According to the Indian Music Industry’s 2019 Digital Music Study, Social media piracy is on the rise when certain apps are proliferating the use of unlicensed sound recordings owned by record labels. They then seek immunity under ‘safe harbour provisions’ to escape liability.
To combat such new infringements and other problems, the Indian Performing Right Society Limited (IPRS) has launched a new campaign, ‘License Liya Kya’ to both demystify music licensing norms and create awareness about getting licenses and tackling pre-conceived notions. The three-month long campaign which is currently underway is running both virtually and in-person, focusing on regional panels as well. A spokesperson for IPRS, which is India’s only copyright society representing authors, composers, and publishers of music said, “This is such an important issue, doing something on the national level is not enough.”
The campaign will focus several aspects surrounding the state of music licensing in India such as the current state, impediments and the future. It’s much needed education especially in light of the leaps and bounds involved with music on social media apps. Speaking with Music Plus, in an interview, Rakesh Nigam CEO of IPRS says, “There are a lot of people who are using music, in hotels, restaurants, events, radio, television, OTT, everywhere. Music consumption, in the last few years, has risen tremendously. But authors and composers and publishers are not getting fairly compensated for all the usages.”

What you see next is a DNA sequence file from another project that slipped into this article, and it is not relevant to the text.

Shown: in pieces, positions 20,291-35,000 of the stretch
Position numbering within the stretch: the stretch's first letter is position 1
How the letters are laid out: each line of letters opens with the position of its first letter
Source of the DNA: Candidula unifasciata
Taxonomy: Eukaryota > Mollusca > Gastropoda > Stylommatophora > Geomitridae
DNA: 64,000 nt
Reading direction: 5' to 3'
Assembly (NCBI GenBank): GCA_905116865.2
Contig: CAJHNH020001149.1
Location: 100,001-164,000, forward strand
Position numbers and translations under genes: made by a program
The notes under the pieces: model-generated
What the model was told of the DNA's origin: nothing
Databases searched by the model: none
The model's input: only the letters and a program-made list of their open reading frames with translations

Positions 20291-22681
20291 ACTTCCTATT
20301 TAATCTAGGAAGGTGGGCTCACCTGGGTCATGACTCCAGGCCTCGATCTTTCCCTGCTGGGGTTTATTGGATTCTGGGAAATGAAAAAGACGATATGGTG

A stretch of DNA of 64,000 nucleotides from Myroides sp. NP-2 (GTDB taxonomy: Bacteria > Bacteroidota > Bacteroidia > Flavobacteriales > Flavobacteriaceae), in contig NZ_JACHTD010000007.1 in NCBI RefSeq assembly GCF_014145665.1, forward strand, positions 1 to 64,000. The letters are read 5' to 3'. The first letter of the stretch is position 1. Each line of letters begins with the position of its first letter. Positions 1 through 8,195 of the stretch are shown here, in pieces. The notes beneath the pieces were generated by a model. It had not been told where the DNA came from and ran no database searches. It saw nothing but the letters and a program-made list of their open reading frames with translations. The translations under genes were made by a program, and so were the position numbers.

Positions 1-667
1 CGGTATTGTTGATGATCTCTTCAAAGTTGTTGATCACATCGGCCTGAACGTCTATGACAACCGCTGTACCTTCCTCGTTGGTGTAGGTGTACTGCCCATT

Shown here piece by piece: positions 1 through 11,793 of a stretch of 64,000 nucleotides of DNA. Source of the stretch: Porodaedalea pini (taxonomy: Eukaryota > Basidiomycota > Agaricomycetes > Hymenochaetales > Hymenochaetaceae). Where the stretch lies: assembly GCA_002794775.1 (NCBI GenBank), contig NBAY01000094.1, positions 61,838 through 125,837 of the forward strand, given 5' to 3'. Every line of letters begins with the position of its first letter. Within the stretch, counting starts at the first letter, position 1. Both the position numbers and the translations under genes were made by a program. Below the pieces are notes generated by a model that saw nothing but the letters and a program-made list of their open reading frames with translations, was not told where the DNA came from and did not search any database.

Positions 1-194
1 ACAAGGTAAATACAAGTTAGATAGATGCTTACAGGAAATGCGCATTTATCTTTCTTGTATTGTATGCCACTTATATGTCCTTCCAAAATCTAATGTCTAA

The campaign builds on the December 2020 judgment Intellectual Property Appellate Board (IPAB) that upheld the rights of music composers, authors, lyricists and other members of the country’s music fraternity to claim royalties in respect to the broadcast of their work. The judgment also issued the creation of separate royalty rates payable by radio broadcasting stations across India. In the last two years, the society has also gotten big names like Anup Jalota, T-Series and Saregama to come aboard to raise awareness.
Nigam elaborates, “No can deny that a separate right is required or not required, that is secondary. At least the author-composers now have been granted the right to receive royalty.” He adds that people now can longer get away without paying license fees or royalties. “Its statutory royalty now, the law says this now, it is no longer based on an interpretation,” states Nigam adding that author-composers will have an equal share of royalty, whenever it is exploited by way of a sound recording or cinematographic usage. A payment will have to be made as a license fee or a royalty. “No one can escape from both,” says Nigam.
Citing the rationale for the campaign the IPRS head says, “Unless we fairly remunerate the creator, how will more creativity come or how will they invest their time and energy in creating more music.” He says that the campaign is aimed at both those who need to apply for licenses as well establishments that use music. Nigam is of the opinion that the pandemic has affected all kinds of businesses especially live circuit across the world. “But if you see India, I don’t think so we have so much of live music compared to what the UK has or US has,” he says. “We have also distributed more than Rs six crores as financial relief to authors and composers during this time.”
Given the comparison, it’s useful to look at India’s ecosystem with that of a mature economy. The UK has more than 3,00,000 (three lakh) licensees, paying royalties for everything from live events to music being played in a pub. On the other hand, in India, there is a total of only 20,000-25,000 licensees. We have barely one tenth of the number of establishments paying into the pot. “On a simple scale also, there’s tremendous scope — even if not three lakhs, even if we move from 25,000-30,000 to one lakh, it will be a three-fold jump,” says Nigam concluding that the power for this lies with creators who must stand to up for their rights.
Visit iprs.org for more information and to get involved
Words: Aatish Nath